According to NPD’s “VideoWatch Digital” tracker, in the world of digital technology where young males tend to be the early adopters, free-TV streamers are more likely to be female.
PORT WASHINGTON, NEW YORK, November 7, 2012 – According to The NPD Group, a leading market research company, like many technology-focused activities overall digital video consumption is mainly the purview of young adult men; however, when it comes to free television program streaming, young women are capturing their fair share, thanks to growing comfort using Hulu and YouTube. While women accounted for only one-third (35 percent) of purchased TV episodes (i.e., electronic sell-through or EST) from services like iTunes, Vudu, and Xbox Video (Zune), and 44 percent of subscription TV program streams from services like Netflix and Hulu Plus, women and girls (age 13 and older) watched over half (53 percent) of TV episodes streamed for free from services like Hulu.com and from network-TV websites.
Based on the latest information from NPD’s “VideoWatch Digital” consumer tracker, the more pronounced use of free-TV streaming among women and girls is driven by younger viewers, between the ages of 13 and 24, who represent 20 percent of all free-TV streams. In addition, 70 percent of their free-TV streams are occasions in which no one else was the viewing the content. In fact five of the top 10 titles streamed by females between the ages of 13 and 24 have unique appeal to this demographic, and do not rank in the overall top-10 titles; they include the following: “Vampire Diaries,” “New Girl,” “Secret Life of An American Teenager,” “Jane by Design,” and “Switched at Birth.”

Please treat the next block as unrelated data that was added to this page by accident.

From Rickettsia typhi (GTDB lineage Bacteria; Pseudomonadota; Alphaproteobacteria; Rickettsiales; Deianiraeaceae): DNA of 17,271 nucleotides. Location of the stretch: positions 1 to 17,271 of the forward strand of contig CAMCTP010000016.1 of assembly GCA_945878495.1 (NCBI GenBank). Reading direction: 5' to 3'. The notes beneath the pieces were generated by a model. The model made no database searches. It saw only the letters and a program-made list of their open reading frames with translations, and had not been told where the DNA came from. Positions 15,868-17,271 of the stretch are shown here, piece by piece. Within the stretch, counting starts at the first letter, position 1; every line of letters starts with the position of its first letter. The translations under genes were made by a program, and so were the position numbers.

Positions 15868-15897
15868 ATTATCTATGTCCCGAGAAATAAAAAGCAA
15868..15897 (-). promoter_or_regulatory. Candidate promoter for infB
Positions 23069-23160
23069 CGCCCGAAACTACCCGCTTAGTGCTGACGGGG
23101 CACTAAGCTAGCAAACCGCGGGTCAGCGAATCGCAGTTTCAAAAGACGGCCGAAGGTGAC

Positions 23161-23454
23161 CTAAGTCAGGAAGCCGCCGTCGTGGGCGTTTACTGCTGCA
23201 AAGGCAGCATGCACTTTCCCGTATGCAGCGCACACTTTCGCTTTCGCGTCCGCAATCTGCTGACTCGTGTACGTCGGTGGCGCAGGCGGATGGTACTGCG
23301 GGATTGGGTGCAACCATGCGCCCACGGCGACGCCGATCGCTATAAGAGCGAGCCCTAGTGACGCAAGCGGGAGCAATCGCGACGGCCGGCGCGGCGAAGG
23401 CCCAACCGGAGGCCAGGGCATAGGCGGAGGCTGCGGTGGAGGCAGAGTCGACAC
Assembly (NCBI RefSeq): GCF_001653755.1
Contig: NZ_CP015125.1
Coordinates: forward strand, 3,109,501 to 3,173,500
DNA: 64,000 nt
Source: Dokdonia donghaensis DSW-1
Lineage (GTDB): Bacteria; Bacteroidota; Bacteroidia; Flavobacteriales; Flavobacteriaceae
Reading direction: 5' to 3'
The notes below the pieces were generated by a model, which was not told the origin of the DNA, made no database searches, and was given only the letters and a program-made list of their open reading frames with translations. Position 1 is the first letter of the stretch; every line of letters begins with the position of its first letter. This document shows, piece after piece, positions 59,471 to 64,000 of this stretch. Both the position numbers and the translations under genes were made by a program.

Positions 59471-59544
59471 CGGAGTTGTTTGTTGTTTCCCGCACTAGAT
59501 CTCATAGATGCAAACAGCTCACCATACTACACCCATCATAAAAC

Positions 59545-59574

Younger women are also willing to pay to own movies and TV shows, which in large part reflects the value they place on the content. EST usage among younger women was on the rise, compared with VideoWatch Digital tracking from year-ago.
“Growing interest in watching TV programming on Hulu.com and other streaming sites is a natural evolution of electronic video and reflects the value of programming that is highly personalized to this audience, which has a tremendous benefit to networks and advertisers,” said Russ Crupnick, senior vice president of industry analysis at NPD. ”An important lesson for distributors of home video can be also be found in this data: namely, that women age 13 to 24 were twice as likely as average to also purchase movies and TV shows using EST -- even more than their male counterparts. These findings highlight the fact that young women represent a valuable target for distributors who are looking to energize advertising-supported programming or digital ownership.”
Female consumers age 13 to 24 are most likely to watch free streaming programs on their computers (90 percent) and less on their smartphones (4 percent), tablets (3 percent), or on high-definition televisions (10 percent). Free-TV streaming among this group of young women may also help to encourage digital video ownership, since this group of consumers is more likely than men and boys of the same age to purchase a TV show download.
“Part of the popularity of EST and free-TV streaming among this demographic group can be attributed to their desire to watch niche content that especially appeals to them, but might not appeal to others in the household,” Crupnick said. “Young women also like viewing movies and TV shows on DVD and Blu-ray discs. From an ownership perspective, there is something that could resonate with a large percentage of younger women, whether it is UltraViolet or Digital High Definition.”
Data note: The information in this press release is derived from NPD’s “VideoWatch Digital” consumer tracker. Additional data derives from NPD’s “Entertainment Trends in America” report. Data is weighted and projected to be representative of the U.S. Internet population (age 13 and older).